Tenryu-ji Temple, Bamboo and buggered cameras
Kyoto Travel Blog› entry 14 of 15 › view all entries
I'll confess at the start of this that I got a little snap happy in Arishiyama. Everything was beautiful and for the non-cameraphobic everything was a photo opportunity waiting to happen.
Climbing from the rocking Hozu-Gawa boat we were greeted with the imposing sight of Mt. Arishiyama and the surrounding mountains. Thanking all my personal gods that I didn't have to climb any of them we strolled away from the river and into the oppressive heat of the city. We ended up in the bamboo forest, a place of astonishing size an beauty. My experience of bamboo is entirely of the garden variety - that and I know pandas enjoy chowing down on it, and thus I was totally unprepared for the fact that this stuff is massive.
Huge stalks towered above our heads, giving welcome shade and dropping the temperature by a degree or so.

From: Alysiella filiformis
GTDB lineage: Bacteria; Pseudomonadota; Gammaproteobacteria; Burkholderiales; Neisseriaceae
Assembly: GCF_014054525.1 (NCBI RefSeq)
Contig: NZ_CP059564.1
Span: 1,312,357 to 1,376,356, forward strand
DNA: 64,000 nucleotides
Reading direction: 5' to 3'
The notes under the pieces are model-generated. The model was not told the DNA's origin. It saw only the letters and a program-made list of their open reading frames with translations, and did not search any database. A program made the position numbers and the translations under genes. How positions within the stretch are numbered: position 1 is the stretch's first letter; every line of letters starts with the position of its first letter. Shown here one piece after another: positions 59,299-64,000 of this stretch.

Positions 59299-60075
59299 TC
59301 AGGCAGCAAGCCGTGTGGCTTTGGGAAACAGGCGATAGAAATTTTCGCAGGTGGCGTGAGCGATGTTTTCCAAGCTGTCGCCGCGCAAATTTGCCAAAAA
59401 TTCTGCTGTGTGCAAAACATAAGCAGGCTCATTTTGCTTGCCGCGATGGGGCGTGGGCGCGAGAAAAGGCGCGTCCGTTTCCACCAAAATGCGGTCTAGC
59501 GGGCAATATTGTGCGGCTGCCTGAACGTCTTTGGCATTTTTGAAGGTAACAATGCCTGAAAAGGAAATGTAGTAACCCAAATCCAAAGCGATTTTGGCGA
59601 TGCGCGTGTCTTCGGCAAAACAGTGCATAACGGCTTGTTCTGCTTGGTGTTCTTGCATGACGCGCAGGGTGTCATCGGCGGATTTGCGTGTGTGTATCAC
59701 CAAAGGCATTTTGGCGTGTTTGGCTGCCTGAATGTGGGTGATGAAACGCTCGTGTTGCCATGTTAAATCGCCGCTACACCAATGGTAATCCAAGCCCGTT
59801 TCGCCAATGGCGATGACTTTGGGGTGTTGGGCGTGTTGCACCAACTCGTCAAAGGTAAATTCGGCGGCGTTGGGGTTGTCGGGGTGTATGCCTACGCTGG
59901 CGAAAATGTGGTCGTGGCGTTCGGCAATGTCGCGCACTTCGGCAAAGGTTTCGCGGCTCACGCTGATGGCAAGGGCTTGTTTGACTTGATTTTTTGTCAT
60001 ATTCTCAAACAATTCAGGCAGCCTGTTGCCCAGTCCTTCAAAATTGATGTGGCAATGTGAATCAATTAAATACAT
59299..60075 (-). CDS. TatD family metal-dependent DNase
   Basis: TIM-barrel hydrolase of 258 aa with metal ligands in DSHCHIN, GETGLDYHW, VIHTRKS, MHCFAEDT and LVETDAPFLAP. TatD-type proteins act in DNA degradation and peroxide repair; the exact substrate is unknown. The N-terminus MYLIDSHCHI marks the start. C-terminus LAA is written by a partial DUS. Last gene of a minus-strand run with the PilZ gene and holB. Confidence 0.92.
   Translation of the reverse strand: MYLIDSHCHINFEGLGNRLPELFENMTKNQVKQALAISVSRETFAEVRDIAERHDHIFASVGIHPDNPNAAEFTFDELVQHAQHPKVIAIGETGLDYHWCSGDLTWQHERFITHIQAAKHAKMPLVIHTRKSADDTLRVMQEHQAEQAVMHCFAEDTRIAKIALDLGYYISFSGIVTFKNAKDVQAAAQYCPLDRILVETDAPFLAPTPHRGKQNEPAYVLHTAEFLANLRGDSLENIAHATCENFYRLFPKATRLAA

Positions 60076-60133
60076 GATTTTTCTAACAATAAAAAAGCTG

Nearby lies the Tenryu-ji temple. Originally built in 1339, though the present buildings date from around 1900, tenryu means heavenly dragon and was built to appease the unhappy spirit of a past emperor. All I can say is I wish people would appease me like this if I was similarly minty - it's again stunning. Sadly, as with Todaiji in Nara, fire has ravished the temple several times. However, the rebuilt temple is still full of charm and character.
We entered from the north gate, located in the bamboo grove. Immediately we were surrounded by the fourteenth century Zen Sogen garden, resplendent with pools containing massive koi, the odd large frog sculpture and serene Buddha; the paths twist and turn pleasantly offering unrivalled views of the mountains and bamboo forest. The roof of the temple peeps across from the foliage, and it's entirely convincing to believe that you have turned back time to a simpler era. Words, at least not mine, cannot do this place justice. Hopefully some of the many snaps can.
Reaching the temple itself you can enter the main hall and the Shoin Drawing Room (having exchanged your own footwear for a pair of indescribably tiny Japanese slippers).
We returned to the drawing room and sat quietly contemplating our surroundings. A pang of regret tugged at my heart that soon we'd have to leave and our journey was nearly over. Sitting in Shoin, looking across a koi pool up at the mountains, time seemed to slow. And then stop. Eventually it was time to move on.